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Fishing report for Nov. 15
Fishing Report

Fishing report for Nov. 15

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Chickahominy Lake

Capt. Art Conway of Conway’s River Rat Guide Service out of Ed Allen’s Boats and Bait reported that Chickahominy Lake midday surface water temperatures were in the low 70s in the lower lake on Wednesday. The lake level was about 7 inches above the top of the dam. The surface water was light brown and clear in the central lower lake, with more cloudy water deeper, on windy shoreline and in some creeks.

A few small blue cats and bullheads were on flats, along drop-offs and in channels in the main lake. When active, they were hitting live minnows and cut bait. Most crappie were on deeper flats or on channel edges in the main lake and were frequently around wood cover such as brush piles or near the dam. Active crappie were hitting live minnows, tubes, curly tail grubs and small swim baits.

White and yellow perch were scattered or in loose aggregates on deep flats and channel edges in the main lake and when active were hitting small live minnows, swim baits and jigs. A few bluegill, shellcracker and flier were in creeks and on main lake shorelines and flats, with most larger fish on flats somewhat away from the shoreline or on channel edges. Bluegill and shellcracker were hitting live worms, wet flies, Nikko nymphs, Wright Bait Co. 1-inch curly tail grubs and small swimbaits.

Pickerel and bass were in the lower ends of some creeks and around cypress trees, on flats and on channel edges in the main lake. When active, bass and pickerel were hitting live minnows, spinnerbaits, swim baits, stick worms, crank baits, jerk baits, jigs and topwater baits.

Fishing with Capt. Conway: Tricia Pearsall had 21 crappie, 15 bluegill, four shellcracker, two largemouth bass and a white perch; Jack and Dave Pong had 93 bluegill, five shellcracker, five largemouth bass and one yellow perch, all on fly rods; Abe and John Longmire had 14 crappie and two white perch; Tom Porter had 14 bluegill, 10 crappie, two white perch and one shellcracker.

Green Top Report

Saltwater: Loads of red drum have been caught from the Virginia Beach oceanfront in the past week. This has slowed a bit, and hopefully so have the crowds. Large reds were caught by many, from both the surf and the pier. Most were using cut spot.

The oceanfront also is producing puppy drum and some nice speckled trout. The specks and the pups are biting quite well in many places throughout the bay. Just about all of the inlets and rivers are drawing anglers in search of these fall season fighters. Popping cork rigs, jigs and topwater baits are all working. Some are pulling in rockfish along with the trout.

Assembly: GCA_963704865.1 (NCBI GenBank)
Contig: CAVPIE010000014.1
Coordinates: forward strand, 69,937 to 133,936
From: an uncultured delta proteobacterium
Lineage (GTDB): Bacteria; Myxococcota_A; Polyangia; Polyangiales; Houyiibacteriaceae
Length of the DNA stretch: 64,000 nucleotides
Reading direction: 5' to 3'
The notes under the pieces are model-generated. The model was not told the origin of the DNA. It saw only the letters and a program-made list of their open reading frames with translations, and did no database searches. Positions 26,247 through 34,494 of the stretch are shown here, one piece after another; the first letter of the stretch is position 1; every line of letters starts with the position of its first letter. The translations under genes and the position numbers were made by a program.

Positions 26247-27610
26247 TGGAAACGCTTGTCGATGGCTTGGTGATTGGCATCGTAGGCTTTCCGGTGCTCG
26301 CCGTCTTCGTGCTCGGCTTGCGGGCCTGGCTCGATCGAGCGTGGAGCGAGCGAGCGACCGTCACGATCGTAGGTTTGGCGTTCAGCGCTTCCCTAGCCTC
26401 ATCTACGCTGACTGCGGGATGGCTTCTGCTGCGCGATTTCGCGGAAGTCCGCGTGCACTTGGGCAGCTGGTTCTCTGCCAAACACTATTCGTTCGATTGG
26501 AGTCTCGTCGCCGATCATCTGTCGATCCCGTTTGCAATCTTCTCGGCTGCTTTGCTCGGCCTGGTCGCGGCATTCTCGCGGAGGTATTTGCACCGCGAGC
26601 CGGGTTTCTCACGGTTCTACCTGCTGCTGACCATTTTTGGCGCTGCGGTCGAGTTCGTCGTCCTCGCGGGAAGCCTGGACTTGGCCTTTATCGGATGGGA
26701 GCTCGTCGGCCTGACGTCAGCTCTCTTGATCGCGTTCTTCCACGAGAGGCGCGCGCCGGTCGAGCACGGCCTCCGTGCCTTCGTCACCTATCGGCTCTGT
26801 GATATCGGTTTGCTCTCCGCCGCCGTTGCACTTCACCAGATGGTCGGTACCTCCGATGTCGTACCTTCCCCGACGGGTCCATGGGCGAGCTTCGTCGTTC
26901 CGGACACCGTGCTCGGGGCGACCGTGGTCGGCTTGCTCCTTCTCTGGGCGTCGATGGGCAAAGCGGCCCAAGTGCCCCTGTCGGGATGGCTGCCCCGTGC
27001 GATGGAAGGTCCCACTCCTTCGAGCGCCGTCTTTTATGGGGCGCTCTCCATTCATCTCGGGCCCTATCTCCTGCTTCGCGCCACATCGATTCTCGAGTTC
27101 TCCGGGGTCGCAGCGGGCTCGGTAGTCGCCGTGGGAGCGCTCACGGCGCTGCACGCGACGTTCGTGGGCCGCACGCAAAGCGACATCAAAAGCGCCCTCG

Keeper rockfish are being caught from the James, Rappahannock, Piankatank and Potomac rivers, just to name a few. The Wicomico River and surrounding areas are a traditional hot spot this time of year. Anchoring up-current from wrecks or reefs and free-lining cut bait down to the structures will, many times, draw strikes and create a heavy feed. Rock jetties — anywhere they are found — can be good places to find rockfish. Casting bucktails, lipless crankbaits and topwater baits can be productive.

Folks are finding that the sheepshead bite is still strong in many areas. The CBBT, MMBT and the HRBT can all be good areas. Fiddler crabs are the bait of choice. The flounder reports have slowed, but there are still plenty around to be caught. The bite out in the ocean is more consistent, so many prefer to focus their efforts there.

On ocean structures, anglers are finding plenty of seabass. The winds have not been kind lately, so recent reports are low. The surf has been rough along the OBX as well, but the reds have been biting there.

The pier action has been a bit slow lately, with catches consisting mostly of pompano, spot and sea mullet. The surf temp has been at 72 degrees. The weather this week has not been favorable for the offshore anglers, but the inshore folks have been doing well with rockfish, speckled trout and drum.

Freshwater: The tidal rivers are bouncing back nicely, as they often do this time of year. A two-day total of 37 pounds was the winning weight from the Chick/James during the weekend. With the clouds and overcast conditions, many of the catches were made on topwater baits and spinnerbaits. Some reported having better luck from the James River rather than the Chick. However, the grass frog bite has been good wherever the vegetation exists.

The Rappahannock River continues to be good for bass, crappie and snakeheads. The upper James River is looking good and is providing great opportunities for those taking advantage of it. A wide variety of baits are working, with some working better than others, as far as fouling or not fouling with the leaves suspended in the water column. Leaves also collect against the lower unit of the outboard, possibly creating problems if ignored.

The area lakes are starting to bounce back also, as tournament weights are starting to increase. Chick Lake is one that will turn on quicker, as it is a shallow body of water. There recently was a swim-bait-only tournament in which a 6.7-pound bass took top honors. Bigger fish should be expected as the weather cools.

Look for the bass fishing to improve on Kerr and Gaston also as we experience shorter days and cooler nights. The crappie still are holding to brush piles and bridge pilings in many of the larger lakes.

It’s still a bit early for the stripers to move shallower. So the live bait presentations have been the better producers lately. Some of the area ponds are experiencing turnover, which greatly slows down the biting. Once the turnover period is complete, shallow fishing really takes off.

— Compiled by Lily Betts


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